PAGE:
In 2017, the Post's offices moved from 410 State St. to 1057 Broad St. The Post had been operating at the State Street location since 1928. The change in office space was made after deciding to downsize after most of the staff had moved to Hearst Connecticut Media's headquarters in Norwalk, CT. Only 20 employees made up of local reporters, editors and photographers work at the new location. [12]

The Post was formerly owned by Thomson Corporation, a national newspaper chain. In 2000, Thomson agreed to sell the Post for $205 million to MediaNews Group, based in Denver, Colorado, which also owns newspapers in Massachusetts and New Hampshire.[13]

On August 8, 2008 the Hearst Corporation acquired the Connecticut Post (Bridgeport) and www.ConnPost.com, including seven non-daily newspapers, from MediaNews Group, Inc., and assumed management control of three additional daily newspapers in Fairfield County, including The Advocate (Stamford), Greenwich Time (Greenwich), and The News-Times (Danbury), which had been managed for Hearst by MediaNews under a management agreement that began in April 2007.[14] Overall, the company publishes 24 dailies and 56 weeklies across the country. [15]

The Hearst Corporation also has ownership in global financial services, cable channels A&E, History, Lifetime and ESPN, television stations, including WCVB-TV in Boston, and over 300 magazines.[16]

In 2010, the Connecticut Post launched a complete re-design which included a new font and re-designed Connecticut Post header.

Some significant stories the Post has broken[citation needed] include former Bridgeport Mayor Joseph Ganim's bribery scandal and former Bridgeport Mayor John Fabrizi's admission of using cocaine.

In 2008, under Smith's leadership, the Connecticut Post received its first Newspaper of the Year Award from the New England Newspaper Association.[17]

Comedian and actor Richard Belzer, a Bridgeport native, was a paperboy and later a staff reporter for the Post, before pursuing his career as an entertainer.[18]

References[edit]

  1. ^ "The Bridgeport post". Retrieved 11 April 2018 – via chroniclingamerica.loc.gov. 
  2. ^ "Connecticut Post | Hearst". www.hearst.com. Retrieved 2018-09-22. 
  3. ^ "Paul Barbetta - Hearst". www.hearst.com. Retrieved 11 April 2018. 
  4. ^ "Contact Us". Connecticut Post. Retrieved 2018-09-19.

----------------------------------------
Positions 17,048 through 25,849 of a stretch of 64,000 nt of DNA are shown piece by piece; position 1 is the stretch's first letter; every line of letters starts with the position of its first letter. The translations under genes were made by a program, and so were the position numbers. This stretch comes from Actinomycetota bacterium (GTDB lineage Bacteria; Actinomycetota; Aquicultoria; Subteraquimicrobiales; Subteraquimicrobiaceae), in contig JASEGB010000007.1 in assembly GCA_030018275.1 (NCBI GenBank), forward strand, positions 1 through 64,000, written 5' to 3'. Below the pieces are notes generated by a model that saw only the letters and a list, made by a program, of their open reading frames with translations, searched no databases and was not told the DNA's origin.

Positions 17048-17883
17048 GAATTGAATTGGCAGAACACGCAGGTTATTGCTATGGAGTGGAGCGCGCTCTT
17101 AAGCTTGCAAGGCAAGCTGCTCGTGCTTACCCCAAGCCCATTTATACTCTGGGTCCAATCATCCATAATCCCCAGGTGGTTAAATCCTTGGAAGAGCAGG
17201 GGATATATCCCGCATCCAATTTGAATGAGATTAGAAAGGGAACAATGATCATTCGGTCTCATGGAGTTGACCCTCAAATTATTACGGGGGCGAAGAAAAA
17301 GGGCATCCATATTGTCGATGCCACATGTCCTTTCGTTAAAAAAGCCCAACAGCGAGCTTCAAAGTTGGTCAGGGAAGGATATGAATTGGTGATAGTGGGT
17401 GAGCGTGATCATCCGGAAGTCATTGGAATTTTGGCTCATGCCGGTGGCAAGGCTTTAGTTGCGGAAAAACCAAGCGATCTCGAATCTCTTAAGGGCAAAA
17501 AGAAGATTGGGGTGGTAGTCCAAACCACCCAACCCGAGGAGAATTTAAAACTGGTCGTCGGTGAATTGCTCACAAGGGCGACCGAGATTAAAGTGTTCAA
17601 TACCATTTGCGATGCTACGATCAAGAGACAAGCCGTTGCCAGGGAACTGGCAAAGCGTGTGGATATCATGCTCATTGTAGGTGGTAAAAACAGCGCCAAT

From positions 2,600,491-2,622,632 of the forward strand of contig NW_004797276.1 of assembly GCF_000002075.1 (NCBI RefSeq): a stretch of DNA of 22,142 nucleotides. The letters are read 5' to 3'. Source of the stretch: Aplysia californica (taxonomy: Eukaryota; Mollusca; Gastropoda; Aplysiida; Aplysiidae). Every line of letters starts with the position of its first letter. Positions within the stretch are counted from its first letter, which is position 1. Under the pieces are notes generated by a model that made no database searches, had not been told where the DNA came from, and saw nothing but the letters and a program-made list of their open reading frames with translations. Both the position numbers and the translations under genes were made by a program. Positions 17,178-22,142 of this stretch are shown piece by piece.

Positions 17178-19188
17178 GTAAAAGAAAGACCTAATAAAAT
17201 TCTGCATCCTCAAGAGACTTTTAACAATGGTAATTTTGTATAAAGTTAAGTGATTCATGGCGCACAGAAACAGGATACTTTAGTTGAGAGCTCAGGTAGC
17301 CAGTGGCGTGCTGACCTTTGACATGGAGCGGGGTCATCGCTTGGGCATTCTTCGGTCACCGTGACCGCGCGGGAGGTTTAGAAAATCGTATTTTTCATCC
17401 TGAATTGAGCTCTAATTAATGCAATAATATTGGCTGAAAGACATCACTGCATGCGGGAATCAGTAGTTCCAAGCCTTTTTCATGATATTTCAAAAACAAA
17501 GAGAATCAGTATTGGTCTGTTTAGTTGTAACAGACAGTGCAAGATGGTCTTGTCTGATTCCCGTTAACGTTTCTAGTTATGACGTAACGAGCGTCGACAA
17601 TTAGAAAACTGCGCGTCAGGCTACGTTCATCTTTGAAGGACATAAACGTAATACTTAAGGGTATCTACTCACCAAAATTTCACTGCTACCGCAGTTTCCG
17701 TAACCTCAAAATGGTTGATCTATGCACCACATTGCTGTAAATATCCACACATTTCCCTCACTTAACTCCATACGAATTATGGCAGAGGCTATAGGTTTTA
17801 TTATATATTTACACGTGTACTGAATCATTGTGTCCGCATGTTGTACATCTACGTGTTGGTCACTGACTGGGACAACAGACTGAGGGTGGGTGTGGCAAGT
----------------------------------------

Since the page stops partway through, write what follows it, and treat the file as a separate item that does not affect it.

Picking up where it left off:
5. ^ "Long Island News Stories on Sports, Politics & More". Newsday. Retrieved 11 April 2018. 
  6. ^ "John Alcott | Connecticut Post Journalist | Muck Rack". muckrack.com. Retrieved 2018-09-19. 
  7. ^ "Contact Us". Connecticut Post. Retrieved 2018-09-22. 
  8. ^ "Bridgeport Papers Sold. Flicker and Whitman Get Telegram and Evening and Sunday Post". The New York Times. December 20, 1918. 
  9. ^ "Bridgeport Telegram". Bridgeport Library. Archived from the original on 2007-12-21. Retrieved 2007-09-25. 
  10. ^ "Connecticut Post says goodbye to 410 State St. — and moves blocks away". Connecticut Post. 2017-11-24. Retrieved 2018-09-22. 
  11. ^ "Connecticut Post says goodbye to 410 State St. — and moves blocks away". Connecticut Post. 2017-11-24. Retrieved 2018-09-22. 
  12. ^ "Connecticut Post says goodbye to 410 State St. — and moves blocks away". Connecticut Post. 2017-11-24. Retrieved 2018-09-22. 
  13. ^ Gatlin, Greg. "MediaNews Drops Bid." Boston Herald, August 9, 2000.
  14. ^ "HEARST CORPORATION ACQUIRES THE CONNECTICUT POST FROM MEDIANEWS GROUP, INC". Hearst Corporation. Retrieved 2011-01-11. 
  15. ^ "Newspapers | Hearst". www.hearst.com. Retrieved 2018-09-22. 
  16. ^ "About Us | Hearst". www.hearst.com. Retrieved 2018-09-22.  horizontal tab character in |title= at position 12 (help)
  17. ^ Post wins Newspaper of the Year Archived 2008-03-19 at the Wayback Machine., Connecticut Post, March 16, 2008
  18. ^ "'Law & Order: Special Victims Unit' Bios". NBC Television. 2006. Archived from the original on November 28, 2006. Retrieved December 2, 2006. 

External links[edit]